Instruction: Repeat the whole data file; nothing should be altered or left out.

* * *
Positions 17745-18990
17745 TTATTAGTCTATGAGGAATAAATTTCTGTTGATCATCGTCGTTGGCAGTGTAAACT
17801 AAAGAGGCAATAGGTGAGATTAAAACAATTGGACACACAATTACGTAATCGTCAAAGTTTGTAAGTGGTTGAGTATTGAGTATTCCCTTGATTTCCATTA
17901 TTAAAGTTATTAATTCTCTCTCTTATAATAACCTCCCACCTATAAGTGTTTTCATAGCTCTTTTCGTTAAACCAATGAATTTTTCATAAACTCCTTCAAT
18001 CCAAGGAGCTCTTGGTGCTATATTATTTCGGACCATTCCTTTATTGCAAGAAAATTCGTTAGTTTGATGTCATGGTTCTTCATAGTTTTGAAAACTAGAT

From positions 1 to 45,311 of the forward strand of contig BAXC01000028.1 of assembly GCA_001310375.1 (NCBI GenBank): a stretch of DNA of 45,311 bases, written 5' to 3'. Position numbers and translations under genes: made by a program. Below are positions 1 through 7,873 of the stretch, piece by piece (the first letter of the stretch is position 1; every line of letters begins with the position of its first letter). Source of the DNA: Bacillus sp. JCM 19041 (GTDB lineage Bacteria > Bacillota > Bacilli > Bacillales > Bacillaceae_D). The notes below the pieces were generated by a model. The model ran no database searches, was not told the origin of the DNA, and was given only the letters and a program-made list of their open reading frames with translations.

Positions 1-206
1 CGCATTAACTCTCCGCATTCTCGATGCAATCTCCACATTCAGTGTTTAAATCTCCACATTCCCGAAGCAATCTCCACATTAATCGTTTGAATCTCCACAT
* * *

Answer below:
Positions 17745-18990
17745 TTATTAGTCTATGAGGAATAAATTTCTGTTGATCATCGTCGTTGGCAGTGTAAACT
17801 AAAGAGGCAATAGGTGAGATTAAAACAATTGGACACACAATTACGTAATCGTCAAAGTTTGTAAGTGGTTGAGTATTGAGTATTCCCTTGATTTCCATTA
17901 TTAAAGTTATTAATTCTCTCTCTTATAATAACCTCCCACCTATAAGTGTTTTCATAGCTCTTTTCGTTAAACCAATGAATTTTTCATAAACTCCTTCAAT
18001 CCAAGGAGCTCTTGGTGCTATATTATTTCGGACCATTCCTTTATTGCAAGAAAATTCGTTAGTTTGATGTCATGGTTCTTCATAGTTTTGAAAACTAGAT

From positions 1 to 45,311 of the forward strand of contig BAXC01000028.1 of assembly GCA_001310375.1 (NCBI GenBank): a stretch of DNA of 45,311 bases, written 5' to 3'. Position numbers and translations under genes: made by a program. Below are positions 1 through 7,873 of the stretch, piece by piece (the first letter of the stretch is position 1; every line of letters begins with the position of its first letter). Source of the DNA: Bacillus sp. JCM 19041 (GTDB lineage Bacteria > Bacillota > Bacilli > Bacillales > Bacillaceae_D). The notes below the pieces were generated by a model. The model ran no database searches, was not told the origin of the DNA, and was given only the letters and a program-made list of their open reading frames with translations.

Positions 1-206
1 CGCATTAACTCTCCGCATTCTCGATGCAATCTCCACATTCAGTGTTTAAATCTCCACATTCCCGAAGCAATCTCCACATTAATCGTTTGAATCTCCACAT